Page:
‘Sharenting’ on Social Media: What Parents Need to Know
“Although social media can be a great way to connect with family and friends, particularly those who do not live locally, it can also be a mechanism to glean information about children or their families that can be used to compromise safety,” explains Courtney Johnson, PhD, clinical psychologist at Indiana University Health.
Have you heard of “sharenting?” This increasingly popular term applies to parents sharing photos and other information about their children on social media. At a time when more and more people are using Facebook, Instagram and other social media sites to share personal details about not only their own lives but also the lives of their children, experts say now parents need to think more carefully about what they post about their kids.
“Although social media can be a great way to connect with family and friends, particularly those who do not live locally, it can also be a mechanism to glean information about children or their families that can be used to compromise safety,” explains Courtney Johnson, PhD, clinical psychologist at Indiana University Health. Here are some helpful guidelines:
Check your social settings.
“Privacy (and ultimately safety of children) is perhaps the most important principle for social media,” says Johnson. You should be regularly checking your privacy settings to ensure than any updates don’t inadvertently change who can see what you post.
Pause before you post.
Carefully consider what pictures or information you’re about to post, says Johnson. “It can be
can be helpful to ask if this would be information you would tell a friend or family member if you were talking in person,” she says. “If the answer is yes, then it’s likely reasonable for you to post it within this circle of people.” On the other hand, if it’s not information that you would share with an acquaintance, then it’s probably not appropriate to post it to a public page or outside of closed circle.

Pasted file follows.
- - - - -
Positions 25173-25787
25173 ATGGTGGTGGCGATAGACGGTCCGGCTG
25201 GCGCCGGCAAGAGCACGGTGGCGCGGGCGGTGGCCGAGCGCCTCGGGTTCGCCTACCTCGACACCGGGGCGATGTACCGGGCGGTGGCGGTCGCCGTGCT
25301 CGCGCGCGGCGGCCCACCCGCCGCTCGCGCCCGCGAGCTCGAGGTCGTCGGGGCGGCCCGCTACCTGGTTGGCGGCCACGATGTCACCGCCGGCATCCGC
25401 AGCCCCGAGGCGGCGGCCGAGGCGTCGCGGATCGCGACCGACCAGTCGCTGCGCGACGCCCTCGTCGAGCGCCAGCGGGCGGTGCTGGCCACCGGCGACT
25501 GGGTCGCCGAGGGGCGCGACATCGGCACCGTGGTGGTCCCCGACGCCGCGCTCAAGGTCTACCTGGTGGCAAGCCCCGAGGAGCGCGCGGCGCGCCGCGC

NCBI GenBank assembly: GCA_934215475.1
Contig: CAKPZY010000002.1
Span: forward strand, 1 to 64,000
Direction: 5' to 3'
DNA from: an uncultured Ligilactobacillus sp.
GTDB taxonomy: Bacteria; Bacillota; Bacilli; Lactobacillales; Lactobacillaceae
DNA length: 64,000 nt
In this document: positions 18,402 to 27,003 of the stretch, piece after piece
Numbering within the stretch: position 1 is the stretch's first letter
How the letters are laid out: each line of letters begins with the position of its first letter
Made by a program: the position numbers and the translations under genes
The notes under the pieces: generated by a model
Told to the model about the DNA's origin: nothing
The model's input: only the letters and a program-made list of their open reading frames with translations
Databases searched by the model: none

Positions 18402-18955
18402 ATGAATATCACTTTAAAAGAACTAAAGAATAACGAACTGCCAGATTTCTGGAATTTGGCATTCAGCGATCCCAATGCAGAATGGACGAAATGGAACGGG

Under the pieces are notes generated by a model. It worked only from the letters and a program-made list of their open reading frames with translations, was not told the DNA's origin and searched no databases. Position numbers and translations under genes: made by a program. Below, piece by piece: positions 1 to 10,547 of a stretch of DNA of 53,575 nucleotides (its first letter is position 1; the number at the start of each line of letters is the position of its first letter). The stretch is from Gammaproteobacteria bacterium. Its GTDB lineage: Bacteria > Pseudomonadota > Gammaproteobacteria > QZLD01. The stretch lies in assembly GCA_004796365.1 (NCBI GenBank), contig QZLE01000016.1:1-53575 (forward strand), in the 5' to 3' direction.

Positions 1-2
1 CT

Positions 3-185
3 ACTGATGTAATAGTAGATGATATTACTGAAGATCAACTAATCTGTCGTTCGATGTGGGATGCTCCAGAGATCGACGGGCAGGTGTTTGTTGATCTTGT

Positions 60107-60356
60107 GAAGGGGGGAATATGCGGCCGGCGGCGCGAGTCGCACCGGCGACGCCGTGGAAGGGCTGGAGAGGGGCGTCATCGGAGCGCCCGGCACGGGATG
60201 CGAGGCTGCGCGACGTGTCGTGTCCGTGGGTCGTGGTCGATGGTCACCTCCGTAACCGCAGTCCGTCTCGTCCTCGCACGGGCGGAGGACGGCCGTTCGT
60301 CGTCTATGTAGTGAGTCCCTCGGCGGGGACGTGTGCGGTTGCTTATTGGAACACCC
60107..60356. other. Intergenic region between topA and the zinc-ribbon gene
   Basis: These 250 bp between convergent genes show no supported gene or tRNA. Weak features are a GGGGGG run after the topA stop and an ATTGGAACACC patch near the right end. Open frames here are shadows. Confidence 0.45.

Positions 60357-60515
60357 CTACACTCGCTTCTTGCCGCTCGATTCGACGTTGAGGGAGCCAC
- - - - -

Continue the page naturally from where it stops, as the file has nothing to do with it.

Consider the possible actions of others.
Keep in mind that ultimately, anything posted online can be forwarded or shared with others. “Friends or family may not use the same discretion as a parent, so pause to think about repercussions of information or photos being forwarded onto others who are outside of your personal control,” says Johnson.
For example, make sure any photos do not include personal information that could be used to track down someone’s address (such as a photo showing a child standing in front of mailbox or a picture of a college admissions letter with the address at the top).
Also, do not post information about events while they’re happening. “For instance, ‘my daughter’s first day away at summer camp at X location,” says Johnson. “If people know the child’s name and location, and can track down some information about you, this can become unsafe very quickly.”
Think about your motive for posting.
“If it’s to uplift a child, then it’s probably less likely to lead to negative consequences,” says Johnson. For instance, teens can sometimes act embarrassed but may actually be proud that their parents want to brag about them. On the other hand, a public post where you think you’re innocently “poking fun” at the mistake of a child may cause harm later on. “Remember that once something is online, it’s retrievable,” she adds.
Let your kids have a say.
Involving children in what you decide to post can help reduce the likelihood of negative responses from them. “It can also help them share their perspective with you,” adds Johnson.
-- By Patricia Scanlon